Management Training

Management training isn’t just for newbies and novices – managers and supervisors of all levels and all ages need actionable management practices to bring to their department, division or company. Learn how to be the best boss you can be by expanding your management skills, managing change effectively and bring strong leadership into your everyday management practices.

One important way to judge your success as a manger is by the success of your employees. An effective manager isn’t just a boss who can extract the most productivity from his people, but the one who produces great future managers. How can you be sure that under your leadership managers will blossom?

Start your management training program here with our articles, tools, self-tests, and training sessions…

“Excel error messages aren’t always terribly clear to us,” says Melissa Esquibel, a Microsoft Certified Trainer who writes “The Office Tech Pro” blog. “We know we have a problem, but we don’t know where to go to start fixing it!” For example, she says, here’s how to decipher three of the most common messages:

One important way to judge your success as a manager is by the success of your employees. The best managers aren’t just the ones who can extract the most productivity from their people, but the ones who produce great future managers. How can you be sure that your best people will someday be top-notch leaders themselves? Start with the following basic yet effective tips for developing managerial skills among your employees.

“My boss is a dictating micromanager,” one of our readers recently posted on our Admin Pro Forum, “and I’m having difficulty handling the situation. How can I let him know that I can manage most situations with little or no supervision? I don’t want to be insubordinate, but he needs to stop breathing down my neck.” Workplace expert and author Roxanne Emmerich outlines three steps to cure micromanagement:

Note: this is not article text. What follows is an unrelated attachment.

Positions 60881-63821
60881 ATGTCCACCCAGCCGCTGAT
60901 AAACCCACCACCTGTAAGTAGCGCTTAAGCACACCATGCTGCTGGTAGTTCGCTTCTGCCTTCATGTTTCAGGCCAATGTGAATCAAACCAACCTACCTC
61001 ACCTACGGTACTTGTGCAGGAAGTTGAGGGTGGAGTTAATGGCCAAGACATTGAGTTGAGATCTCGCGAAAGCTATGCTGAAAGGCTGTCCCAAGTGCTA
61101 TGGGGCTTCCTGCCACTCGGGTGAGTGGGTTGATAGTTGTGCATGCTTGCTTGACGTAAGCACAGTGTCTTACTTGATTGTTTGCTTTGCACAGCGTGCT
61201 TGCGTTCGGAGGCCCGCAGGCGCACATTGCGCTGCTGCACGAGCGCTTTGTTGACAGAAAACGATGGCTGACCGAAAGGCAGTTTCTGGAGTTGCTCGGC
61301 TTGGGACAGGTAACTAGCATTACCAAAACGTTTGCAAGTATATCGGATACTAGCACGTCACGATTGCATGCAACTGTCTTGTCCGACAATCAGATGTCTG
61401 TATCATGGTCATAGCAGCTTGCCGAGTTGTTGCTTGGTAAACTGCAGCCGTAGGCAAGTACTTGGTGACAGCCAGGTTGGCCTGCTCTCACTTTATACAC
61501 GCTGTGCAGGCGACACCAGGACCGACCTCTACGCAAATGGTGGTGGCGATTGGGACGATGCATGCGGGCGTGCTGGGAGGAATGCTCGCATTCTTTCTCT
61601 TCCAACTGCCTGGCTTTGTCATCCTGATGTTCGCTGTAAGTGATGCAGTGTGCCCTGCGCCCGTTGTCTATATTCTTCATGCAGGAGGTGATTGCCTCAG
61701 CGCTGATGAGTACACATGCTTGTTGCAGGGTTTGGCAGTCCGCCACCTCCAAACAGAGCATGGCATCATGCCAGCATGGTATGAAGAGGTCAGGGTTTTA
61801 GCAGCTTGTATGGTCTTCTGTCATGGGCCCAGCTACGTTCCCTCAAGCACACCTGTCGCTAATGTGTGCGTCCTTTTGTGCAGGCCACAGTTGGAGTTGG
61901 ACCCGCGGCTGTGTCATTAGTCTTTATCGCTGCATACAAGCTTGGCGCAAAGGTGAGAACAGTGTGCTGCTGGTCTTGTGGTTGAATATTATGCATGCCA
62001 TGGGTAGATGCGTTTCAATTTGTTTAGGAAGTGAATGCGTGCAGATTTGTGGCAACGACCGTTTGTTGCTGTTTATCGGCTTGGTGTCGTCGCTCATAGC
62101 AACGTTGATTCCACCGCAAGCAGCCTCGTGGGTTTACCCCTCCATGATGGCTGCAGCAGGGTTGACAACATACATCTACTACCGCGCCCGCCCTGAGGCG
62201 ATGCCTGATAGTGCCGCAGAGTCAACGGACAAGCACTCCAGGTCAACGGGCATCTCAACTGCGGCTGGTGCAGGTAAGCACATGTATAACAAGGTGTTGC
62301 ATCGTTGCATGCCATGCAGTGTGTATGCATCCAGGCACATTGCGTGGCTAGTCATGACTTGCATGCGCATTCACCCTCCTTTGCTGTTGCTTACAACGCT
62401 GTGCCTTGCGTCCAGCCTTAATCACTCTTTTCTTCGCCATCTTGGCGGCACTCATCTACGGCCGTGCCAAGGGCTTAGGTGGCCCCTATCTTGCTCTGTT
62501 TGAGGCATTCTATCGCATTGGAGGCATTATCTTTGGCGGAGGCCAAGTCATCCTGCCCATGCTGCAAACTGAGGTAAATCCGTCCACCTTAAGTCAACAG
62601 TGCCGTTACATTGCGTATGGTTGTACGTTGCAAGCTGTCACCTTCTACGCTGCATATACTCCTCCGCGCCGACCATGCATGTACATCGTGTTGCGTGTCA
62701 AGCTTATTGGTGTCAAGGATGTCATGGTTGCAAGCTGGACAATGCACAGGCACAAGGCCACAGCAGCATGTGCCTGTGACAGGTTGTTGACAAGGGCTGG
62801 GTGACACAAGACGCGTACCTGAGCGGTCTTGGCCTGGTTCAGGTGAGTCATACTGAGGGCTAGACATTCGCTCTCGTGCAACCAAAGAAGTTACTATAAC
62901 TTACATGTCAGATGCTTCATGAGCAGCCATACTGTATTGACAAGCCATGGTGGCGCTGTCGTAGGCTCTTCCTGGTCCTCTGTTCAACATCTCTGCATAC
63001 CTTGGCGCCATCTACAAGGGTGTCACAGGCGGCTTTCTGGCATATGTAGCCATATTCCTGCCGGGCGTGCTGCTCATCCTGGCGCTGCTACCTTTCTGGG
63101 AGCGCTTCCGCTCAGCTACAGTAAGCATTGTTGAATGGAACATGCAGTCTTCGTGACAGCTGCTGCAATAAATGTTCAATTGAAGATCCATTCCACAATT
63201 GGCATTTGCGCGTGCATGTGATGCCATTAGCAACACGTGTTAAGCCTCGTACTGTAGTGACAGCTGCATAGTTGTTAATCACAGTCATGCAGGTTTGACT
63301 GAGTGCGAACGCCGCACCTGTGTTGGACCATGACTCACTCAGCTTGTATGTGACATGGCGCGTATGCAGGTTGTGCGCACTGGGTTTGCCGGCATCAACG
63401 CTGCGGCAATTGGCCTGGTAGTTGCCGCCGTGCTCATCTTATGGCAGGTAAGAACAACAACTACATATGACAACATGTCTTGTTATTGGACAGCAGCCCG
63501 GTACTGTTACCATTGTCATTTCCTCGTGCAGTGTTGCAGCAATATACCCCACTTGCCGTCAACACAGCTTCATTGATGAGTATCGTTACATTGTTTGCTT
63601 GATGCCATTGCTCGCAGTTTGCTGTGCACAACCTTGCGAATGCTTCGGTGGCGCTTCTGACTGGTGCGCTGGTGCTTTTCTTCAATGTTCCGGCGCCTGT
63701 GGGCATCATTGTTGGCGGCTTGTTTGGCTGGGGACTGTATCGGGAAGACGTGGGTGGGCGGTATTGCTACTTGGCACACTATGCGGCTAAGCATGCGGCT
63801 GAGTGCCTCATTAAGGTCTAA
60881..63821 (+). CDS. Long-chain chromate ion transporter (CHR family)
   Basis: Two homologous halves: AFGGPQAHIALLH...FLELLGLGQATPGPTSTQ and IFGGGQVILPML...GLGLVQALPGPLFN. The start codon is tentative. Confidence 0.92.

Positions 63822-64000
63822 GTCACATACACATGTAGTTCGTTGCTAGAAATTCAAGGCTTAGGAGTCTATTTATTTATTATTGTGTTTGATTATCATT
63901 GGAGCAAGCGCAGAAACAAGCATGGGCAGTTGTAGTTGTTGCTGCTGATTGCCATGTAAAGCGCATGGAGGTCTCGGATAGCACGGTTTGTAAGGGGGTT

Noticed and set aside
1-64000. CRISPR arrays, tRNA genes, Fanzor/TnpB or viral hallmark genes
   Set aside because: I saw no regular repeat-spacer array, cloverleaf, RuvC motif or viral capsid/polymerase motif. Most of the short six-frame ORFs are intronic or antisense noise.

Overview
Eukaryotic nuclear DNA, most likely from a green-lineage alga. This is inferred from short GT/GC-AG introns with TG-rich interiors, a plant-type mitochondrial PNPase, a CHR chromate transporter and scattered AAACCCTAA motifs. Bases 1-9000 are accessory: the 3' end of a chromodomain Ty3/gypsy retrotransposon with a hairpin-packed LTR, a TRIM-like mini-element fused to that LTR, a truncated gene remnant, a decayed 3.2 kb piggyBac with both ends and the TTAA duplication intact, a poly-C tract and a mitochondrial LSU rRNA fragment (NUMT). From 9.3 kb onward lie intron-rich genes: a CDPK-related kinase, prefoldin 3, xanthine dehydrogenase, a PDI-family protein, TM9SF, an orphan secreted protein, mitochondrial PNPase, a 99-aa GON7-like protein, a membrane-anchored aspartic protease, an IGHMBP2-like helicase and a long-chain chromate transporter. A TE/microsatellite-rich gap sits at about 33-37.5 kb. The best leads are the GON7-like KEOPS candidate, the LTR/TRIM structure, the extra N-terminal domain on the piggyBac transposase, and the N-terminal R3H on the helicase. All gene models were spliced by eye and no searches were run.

When you’re promoted to a position where you must manage former peers—or current friends—it’s only natural to want them to like you. But at the same time, as a manager, you need to demonstrate fairness. Earn the respect of the team and build trust with these tips:

Have you ever “inherited” a PowerPoint presentation that was done by someone who wasn’t necessarily PowerPoint savvy? Here is a 3-step process for taking it and making it your own without retyping content or fighting with bad design and format choices.

The IRS has quickly moved to implement the new tax breaks for employers in the Hiring Incentives to Restore Employment (HIRE) Act. Strategy: Have newly hired employees complete and sign Form W-11, the Hiring Incentives to Restore Employment (HIRE) Act Employee Affidavit. This new form is used to confirm that new hires are covered by the law.

Here’s a thought. Actually, here’s a dare from leadership blogger Mike Figliuolo in “10 Reasons Your Team Hates You (They Just Won’t Say It To Your Face).” Send this list to your employees. Tell them to circle any that apply to you. Take the top two and fix them.

The immigration landscape keeps changing, and employers must keep up. And now you also have to worry about employees who claim you hired illegal workers as a way to cut labor costs and therefore put legal workers at a competitive disadvantage. Clever attorneys have begun filing RICO Act lawsuits, alleging that some employers are essentially running “mob” operations.
Question:  “On her performance review, my sister “Jenna” was rated “below expectations” because her boss said she took too long to complete a major project. However, this really wasn’t her fault.  During that time, she had a lot of computer problems. Also, management changes created some confusion, and her co-workers weren’t very cooperative. Now Jenna is on a three-month probation with a warning that her current project must be completed on time. It’s not clear what will happen if she doesn’t meet the deadline. I don’t think this is fair, because many things are beyond her control and she gets little cooperation from others. What do you think?” — Angry Sis
In each monthly issue, our HR Specialist: Compensation & Benefits newsletter reports on creative employee benefit and compensation programs being offered by U.S. employers. Those are published in the What’s Working column of each issue. Here’s a sampling of recent articles: